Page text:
Whenever you get distracted by a random thought, remember your intention to Savour the experience. Bring your attention back. You’re not judging yourself. A thought about work might just pop in your head. Or you might feel frustrated because you aren’t as good as you want to be yet. Simply remember that you want to savour the experience and remember something positive about what you’re doing.
What exactly should I focus on?
Here are a couple examples, but pick whatever seems right at the moment. There’s no wrong answer.
If your New Year’s Resolution is to get fit
If your resolution is to get fit, then your plan is to do some kind of physical activity on a regular basis. First off, I hope you’ve picked an exercise that you like at least a little. There are a ton of different ways to be active so find one that works for your body. What is it that you like about it? If you’re not sure or haven’t thought about it in this way, here’s a few things you might savour while you’re active
- the fresh air (if you’re outside)
- the feeling of your body moving after sitting all day at work
- the feeling of moving and getting the blood flowing first thing in the morning, feeling your energy build for the day
- feeling strong
- feeling capable of doing what you set out to do
- listening to great music or the sounds of nature
- the rhythm of your feet hitting the ground while you walk or run
If your resolution is to eat better
I’ve talked a before about about what healthy eating looks like so I won’t get into that right now. But even without knowing the specifics of your plan, I’ve got a couple ideas of things you could savour:
- the tastes and textures of your food (i.e. eating mindfully)
- the way you feel as you eat and after you’re done
- the joy of preparing your own food
- feeling connected to the people you’re eating or cooking with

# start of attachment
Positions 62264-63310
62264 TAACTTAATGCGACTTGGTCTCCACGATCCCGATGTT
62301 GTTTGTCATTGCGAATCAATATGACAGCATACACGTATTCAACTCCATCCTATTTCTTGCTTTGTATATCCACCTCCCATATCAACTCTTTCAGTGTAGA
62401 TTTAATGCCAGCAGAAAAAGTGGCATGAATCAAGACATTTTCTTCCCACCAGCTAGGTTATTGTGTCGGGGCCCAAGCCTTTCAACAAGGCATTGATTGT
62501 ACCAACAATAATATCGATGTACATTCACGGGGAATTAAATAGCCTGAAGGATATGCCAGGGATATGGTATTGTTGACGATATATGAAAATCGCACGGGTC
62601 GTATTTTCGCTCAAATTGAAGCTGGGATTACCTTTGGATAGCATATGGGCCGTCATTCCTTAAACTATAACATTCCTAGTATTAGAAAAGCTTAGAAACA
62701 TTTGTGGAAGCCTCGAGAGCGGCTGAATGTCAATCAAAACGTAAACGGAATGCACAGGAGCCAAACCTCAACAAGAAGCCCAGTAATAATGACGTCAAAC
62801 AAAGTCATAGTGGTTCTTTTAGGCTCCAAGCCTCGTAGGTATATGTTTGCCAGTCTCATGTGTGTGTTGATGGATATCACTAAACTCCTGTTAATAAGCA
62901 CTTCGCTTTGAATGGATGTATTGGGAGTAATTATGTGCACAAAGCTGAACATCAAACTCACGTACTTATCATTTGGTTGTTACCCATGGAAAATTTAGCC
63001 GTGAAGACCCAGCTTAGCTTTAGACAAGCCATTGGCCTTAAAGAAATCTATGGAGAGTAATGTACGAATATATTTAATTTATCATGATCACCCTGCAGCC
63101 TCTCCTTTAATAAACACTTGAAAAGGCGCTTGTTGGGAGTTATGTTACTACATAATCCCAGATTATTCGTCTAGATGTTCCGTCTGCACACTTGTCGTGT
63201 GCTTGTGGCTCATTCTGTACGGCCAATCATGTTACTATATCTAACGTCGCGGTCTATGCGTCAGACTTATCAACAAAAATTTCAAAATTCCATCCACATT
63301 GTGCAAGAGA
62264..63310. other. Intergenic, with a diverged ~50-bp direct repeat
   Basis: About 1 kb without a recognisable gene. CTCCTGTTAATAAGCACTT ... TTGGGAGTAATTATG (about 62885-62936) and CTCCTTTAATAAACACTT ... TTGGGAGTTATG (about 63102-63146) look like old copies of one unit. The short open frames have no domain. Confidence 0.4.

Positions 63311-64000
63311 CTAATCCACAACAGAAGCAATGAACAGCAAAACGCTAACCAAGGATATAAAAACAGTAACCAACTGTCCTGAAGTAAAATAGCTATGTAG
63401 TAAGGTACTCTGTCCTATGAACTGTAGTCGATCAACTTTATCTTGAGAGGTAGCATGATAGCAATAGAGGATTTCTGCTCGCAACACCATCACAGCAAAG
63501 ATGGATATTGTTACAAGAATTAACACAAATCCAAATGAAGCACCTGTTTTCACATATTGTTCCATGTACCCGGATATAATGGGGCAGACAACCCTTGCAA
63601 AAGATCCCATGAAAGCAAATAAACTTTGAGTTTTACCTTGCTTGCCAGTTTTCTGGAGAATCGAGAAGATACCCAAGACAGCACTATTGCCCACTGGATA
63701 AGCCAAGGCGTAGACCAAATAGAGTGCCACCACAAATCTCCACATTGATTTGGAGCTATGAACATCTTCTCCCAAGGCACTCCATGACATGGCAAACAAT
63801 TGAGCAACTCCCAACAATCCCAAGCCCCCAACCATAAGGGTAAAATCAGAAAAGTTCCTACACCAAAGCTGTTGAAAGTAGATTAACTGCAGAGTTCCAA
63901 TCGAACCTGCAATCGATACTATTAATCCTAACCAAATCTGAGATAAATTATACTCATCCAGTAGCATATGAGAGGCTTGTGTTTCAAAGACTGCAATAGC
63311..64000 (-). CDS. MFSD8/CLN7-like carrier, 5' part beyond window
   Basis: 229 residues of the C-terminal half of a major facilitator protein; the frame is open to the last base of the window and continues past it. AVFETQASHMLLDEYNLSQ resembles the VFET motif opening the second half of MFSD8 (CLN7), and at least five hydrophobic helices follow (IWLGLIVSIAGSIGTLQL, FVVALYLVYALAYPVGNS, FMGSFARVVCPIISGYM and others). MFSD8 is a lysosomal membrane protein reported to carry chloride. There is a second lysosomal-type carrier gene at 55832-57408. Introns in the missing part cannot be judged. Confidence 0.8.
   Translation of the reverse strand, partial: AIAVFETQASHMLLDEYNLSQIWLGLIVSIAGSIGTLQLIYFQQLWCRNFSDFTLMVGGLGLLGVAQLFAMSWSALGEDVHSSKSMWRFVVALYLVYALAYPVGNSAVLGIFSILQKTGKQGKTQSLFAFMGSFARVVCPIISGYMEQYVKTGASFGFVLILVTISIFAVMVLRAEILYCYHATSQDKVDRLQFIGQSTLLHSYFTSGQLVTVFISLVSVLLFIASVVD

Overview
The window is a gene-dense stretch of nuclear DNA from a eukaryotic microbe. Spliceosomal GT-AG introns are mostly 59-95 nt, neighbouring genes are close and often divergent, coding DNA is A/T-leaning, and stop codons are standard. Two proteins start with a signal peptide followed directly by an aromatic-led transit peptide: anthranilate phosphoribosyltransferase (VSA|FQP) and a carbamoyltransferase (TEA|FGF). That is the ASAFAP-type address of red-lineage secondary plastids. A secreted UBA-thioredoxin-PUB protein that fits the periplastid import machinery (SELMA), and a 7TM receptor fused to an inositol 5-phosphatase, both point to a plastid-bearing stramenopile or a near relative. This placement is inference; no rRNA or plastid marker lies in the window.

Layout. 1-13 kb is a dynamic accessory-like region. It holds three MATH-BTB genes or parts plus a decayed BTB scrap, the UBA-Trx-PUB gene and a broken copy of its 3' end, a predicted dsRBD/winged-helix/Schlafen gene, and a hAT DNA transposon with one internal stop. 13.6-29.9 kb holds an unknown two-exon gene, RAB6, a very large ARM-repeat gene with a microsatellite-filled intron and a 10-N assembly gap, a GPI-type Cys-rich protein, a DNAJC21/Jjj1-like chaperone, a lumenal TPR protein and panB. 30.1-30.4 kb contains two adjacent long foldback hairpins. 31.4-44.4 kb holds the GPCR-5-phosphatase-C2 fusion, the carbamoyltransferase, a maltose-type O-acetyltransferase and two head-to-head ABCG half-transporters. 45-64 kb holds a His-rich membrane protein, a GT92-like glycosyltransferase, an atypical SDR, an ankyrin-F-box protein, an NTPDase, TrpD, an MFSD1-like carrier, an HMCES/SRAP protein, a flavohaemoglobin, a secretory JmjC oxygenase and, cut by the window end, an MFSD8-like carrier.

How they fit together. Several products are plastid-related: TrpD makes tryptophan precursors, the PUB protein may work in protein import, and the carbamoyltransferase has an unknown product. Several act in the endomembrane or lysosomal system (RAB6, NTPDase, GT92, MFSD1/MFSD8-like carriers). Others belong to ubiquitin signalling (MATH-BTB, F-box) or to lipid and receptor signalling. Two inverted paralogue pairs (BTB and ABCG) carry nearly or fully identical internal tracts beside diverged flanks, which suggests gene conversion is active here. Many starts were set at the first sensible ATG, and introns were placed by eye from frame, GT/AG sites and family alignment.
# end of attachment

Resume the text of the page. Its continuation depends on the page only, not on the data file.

- the calm and quiet of cleaning up after you’re done
- the excitement of trying a new recipe or food
Savouring the moment is another way of discussing mindfulness. We talked in December about the idea of mindfulness as rest, and we’ve talked about the importance of rest. The basic idea is this: In order to feel our best, do our best, and live the Good Life, we need to balance out doing and resting. It allows us to recover from a long day of work or an emotionally difficult situation. When we savour a moment, we can get a little break in the middle of the doing.
Savouring an aspect of an experience, or the whole thing, is one way to ground yourself in the present moment, and it also helps to cement what you are doing as a habit. It reminds yourself that you actually do like what you’re doing – or at the very least some part of it. You much most likely to do something you enjoy than something you dread – and that difference may be entirely under your control.
Let me know: How are you going to incorporate the idea of Savour into your New Year’s Resolutions?
You are reading this because you are interested in improving your life. That means we have something in common. I’m still working on what the Foundations for the Good Life is all about, and I’d love for you to join me in this journey. I’d love to build a community with you. With people who are trying to figure out what “the good life” means, and how to set up their life to make it possible for them.
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- I’ve seen him mention this in a few different blog posts, and it’s a key quote in his most recent book, which I recently started reading. Here’s a tweet he posted recently with the actual quote, which he in turn adapted from the Greek poet Archilochus.